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Buffy the Vampire Slayer Doug Petrie with weaponry. Grrr!
Doug Petrie
Buffy producer's inside guide


Something Blue
Amy the Rat comeback and Cordelia of Nine discussed.

BBC : The public needs to know: Amy the Rat? What's the thinking behind her appearance in this episode and her ongoing de-ratting? Is it a bit of fun with the fans by not bringing her back yet, and is there a need for the character within the group now that we have Tara and Anya?

Doug Petrie: I think that about three times for every story, one of the writers will say, "Well, why don't we bring Amy back?" and we can't seem to do it. We want to and we try to, it just never seems to work out for who knows what reasons. I think that bringing her back for two seconds was about as cruel and funny as anything could be, and again it goes back to the previous thing - the kind of crossover thing – of, "How big is this world?"

We're very into treats for the fans, rewarding the faithful without getting in the way of an episode that a new viewer could enjoy and there's always some tension there. But if that was the first episode you ever saw, you'd have no idea what that joke meant. If you've been watching since the beginning, it's just gut-bustingly funny and a little mean - it's a mean spirited joke - but Amy could be the season six villain for all we know. She could never show up again. We have no idea. We think about it all the time, and Jane Espenson in particular is always saying, "Hey, let's bring back Amy." We just know that if she comes back she'd probably be a little rat-like but we don't know. We don't even know that for sure, so that's poor Amy.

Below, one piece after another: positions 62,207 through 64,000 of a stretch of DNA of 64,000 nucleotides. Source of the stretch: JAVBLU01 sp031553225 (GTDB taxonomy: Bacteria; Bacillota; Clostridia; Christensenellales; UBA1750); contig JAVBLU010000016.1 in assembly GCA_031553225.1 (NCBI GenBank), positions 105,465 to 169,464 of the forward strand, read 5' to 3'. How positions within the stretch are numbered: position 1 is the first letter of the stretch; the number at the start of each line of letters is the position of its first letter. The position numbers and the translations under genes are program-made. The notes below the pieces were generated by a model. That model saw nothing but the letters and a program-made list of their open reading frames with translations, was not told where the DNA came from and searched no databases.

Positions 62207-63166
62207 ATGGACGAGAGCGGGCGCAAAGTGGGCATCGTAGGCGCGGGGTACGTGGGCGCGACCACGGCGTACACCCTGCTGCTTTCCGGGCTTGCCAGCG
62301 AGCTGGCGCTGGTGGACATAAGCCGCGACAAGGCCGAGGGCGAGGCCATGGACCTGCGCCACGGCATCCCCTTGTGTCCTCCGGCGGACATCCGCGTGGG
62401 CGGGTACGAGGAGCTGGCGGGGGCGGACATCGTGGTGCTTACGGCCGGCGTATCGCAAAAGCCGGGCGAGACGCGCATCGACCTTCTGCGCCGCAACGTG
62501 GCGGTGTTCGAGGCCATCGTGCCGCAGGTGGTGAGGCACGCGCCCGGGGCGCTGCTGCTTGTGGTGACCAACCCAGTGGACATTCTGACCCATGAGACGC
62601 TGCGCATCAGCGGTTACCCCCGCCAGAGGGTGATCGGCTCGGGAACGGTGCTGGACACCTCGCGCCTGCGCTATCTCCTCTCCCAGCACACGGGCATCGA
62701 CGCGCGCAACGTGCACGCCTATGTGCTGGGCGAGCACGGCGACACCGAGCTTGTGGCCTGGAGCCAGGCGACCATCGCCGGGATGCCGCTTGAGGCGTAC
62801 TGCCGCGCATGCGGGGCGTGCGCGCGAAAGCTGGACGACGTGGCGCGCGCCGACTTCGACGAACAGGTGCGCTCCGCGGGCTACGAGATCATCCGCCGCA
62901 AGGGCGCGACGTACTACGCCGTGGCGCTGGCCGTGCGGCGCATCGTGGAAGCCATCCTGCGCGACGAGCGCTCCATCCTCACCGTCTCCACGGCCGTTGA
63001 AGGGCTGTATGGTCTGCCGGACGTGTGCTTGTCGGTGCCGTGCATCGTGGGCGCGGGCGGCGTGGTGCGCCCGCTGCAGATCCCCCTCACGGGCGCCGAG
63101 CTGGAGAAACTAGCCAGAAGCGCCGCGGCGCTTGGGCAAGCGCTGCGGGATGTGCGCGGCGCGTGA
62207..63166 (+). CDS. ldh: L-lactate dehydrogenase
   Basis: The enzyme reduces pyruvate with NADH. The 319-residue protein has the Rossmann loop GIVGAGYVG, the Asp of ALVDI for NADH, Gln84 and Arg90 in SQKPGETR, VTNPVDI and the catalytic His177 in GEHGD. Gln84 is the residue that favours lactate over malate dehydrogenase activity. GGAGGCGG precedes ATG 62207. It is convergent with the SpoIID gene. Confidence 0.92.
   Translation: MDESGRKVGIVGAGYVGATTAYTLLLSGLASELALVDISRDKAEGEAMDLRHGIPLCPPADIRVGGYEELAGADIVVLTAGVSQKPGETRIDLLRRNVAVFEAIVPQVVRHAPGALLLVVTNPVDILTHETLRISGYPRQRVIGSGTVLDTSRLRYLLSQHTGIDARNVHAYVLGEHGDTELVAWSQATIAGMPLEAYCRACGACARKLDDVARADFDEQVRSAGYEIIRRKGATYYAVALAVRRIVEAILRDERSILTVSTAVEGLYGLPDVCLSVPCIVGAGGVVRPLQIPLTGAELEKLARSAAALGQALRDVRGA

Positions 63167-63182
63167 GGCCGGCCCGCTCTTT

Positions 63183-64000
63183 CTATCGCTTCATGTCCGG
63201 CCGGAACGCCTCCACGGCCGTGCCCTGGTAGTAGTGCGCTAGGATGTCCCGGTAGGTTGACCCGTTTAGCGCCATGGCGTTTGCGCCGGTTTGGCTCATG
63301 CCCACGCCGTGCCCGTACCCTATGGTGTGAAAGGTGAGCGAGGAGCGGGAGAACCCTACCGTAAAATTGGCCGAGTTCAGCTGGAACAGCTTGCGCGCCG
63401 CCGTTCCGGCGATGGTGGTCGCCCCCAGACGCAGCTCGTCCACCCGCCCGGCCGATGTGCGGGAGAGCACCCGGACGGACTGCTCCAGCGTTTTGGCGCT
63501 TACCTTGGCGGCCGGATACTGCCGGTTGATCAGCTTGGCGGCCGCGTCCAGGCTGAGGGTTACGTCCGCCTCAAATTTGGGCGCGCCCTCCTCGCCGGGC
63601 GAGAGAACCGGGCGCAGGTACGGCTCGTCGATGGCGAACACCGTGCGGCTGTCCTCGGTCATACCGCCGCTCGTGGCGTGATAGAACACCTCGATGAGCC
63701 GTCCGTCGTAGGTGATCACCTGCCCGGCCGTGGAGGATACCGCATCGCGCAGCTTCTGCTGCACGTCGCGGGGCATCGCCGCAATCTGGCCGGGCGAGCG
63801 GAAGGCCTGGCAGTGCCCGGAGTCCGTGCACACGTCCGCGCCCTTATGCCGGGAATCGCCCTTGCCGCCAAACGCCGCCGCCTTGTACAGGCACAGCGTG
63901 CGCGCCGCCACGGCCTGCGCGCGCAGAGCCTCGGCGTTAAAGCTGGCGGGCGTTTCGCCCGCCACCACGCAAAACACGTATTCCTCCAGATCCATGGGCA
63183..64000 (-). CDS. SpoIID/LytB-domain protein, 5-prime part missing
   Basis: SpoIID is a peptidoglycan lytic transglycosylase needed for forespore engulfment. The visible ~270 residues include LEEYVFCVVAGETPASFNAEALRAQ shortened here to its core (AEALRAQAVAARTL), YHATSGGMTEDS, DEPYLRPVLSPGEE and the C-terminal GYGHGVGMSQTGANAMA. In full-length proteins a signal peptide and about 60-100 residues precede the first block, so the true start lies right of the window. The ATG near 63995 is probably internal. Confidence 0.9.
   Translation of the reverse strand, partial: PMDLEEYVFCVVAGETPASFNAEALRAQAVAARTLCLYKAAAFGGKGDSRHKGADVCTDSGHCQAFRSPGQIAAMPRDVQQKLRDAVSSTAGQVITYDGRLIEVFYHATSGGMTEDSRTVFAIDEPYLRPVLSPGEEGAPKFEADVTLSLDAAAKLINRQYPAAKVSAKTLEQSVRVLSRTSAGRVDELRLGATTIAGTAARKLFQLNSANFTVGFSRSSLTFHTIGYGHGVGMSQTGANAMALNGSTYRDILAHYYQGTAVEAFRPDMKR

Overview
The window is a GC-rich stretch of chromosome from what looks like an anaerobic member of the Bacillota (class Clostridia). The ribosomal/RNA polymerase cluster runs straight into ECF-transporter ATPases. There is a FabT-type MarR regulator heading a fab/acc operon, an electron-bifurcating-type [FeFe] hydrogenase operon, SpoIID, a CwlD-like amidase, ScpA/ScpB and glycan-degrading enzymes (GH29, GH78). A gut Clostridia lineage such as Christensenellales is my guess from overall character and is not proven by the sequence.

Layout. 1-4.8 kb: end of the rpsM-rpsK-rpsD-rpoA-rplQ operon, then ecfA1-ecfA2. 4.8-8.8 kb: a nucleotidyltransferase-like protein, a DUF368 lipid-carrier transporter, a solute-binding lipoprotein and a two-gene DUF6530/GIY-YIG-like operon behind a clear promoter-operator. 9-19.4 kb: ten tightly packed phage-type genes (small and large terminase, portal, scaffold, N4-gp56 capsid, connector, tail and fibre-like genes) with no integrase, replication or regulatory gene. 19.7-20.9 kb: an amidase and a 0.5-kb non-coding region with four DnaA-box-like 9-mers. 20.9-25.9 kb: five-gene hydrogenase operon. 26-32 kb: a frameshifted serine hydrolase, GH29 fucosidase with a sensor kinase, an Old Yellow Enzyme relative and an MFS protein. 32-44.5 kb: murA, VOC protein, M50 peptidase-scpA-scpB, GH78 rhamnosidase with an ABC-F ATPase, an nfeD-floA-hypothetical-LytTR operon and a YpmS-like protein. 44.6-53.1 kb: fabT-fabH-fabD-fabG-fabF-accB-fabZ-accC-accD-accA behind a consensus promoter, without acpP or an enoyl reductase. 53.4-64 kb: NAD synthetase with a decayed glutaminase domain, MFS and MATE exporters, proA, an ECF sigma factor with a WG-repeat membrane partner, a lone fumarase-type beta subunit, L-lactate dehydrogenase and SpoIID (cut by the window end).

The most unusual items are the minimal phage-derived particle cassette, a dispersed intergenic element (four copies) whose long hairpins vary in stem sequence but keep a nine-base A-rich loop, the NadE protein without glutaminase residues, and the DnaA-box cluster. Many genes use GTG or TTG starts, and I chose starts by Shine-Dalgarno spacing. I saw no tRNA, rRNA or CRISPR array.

BBC : By this point in the season, the relationship is starting to build between Xander and Anya. How do you see that evolving and what function does Anya have within the group? Has she become Cordelia to a certain extent, or is she more of a Seven of Nine for the series?

Doug Petrie: Oh, excellent comparison. I think she's a little of both and I think that what she's done is she's started as a combination of those two things. Like all of our characters, none miss the fun. No-one stays in the same place for very long and I think that Anya is, in addition to being like Seven of Nine and Cordelia, has a female Pinocchio. She is slowly starting to become human. Now, I haven't been up on the new Star Trek so maybe Seven of Nine is doing that as well?

BBC : A little bit, yes.

Doug Petrie: It's a very natural thing to do with a character like that. She's learning about emotions and...

BBC : And sex!

Doug Petrie: Well, she started off with a very high learning curve for sex - she and Xander - but again the joke is that she and Xander are constant. I think she started off as this kind of walking sex joke who has no feelings and having explored [that] I think there's only so far that can go. It's a very funny joke, but you can only take it so far and I think that she's going to become more emotional without being sappy. I think she's going to grow into a real person. I look forward to that. I think [with] Xander, they're going to develop some real feelings for each other and I think that's the most interesting place we can go to - that she's not a joke and so that's coming up.


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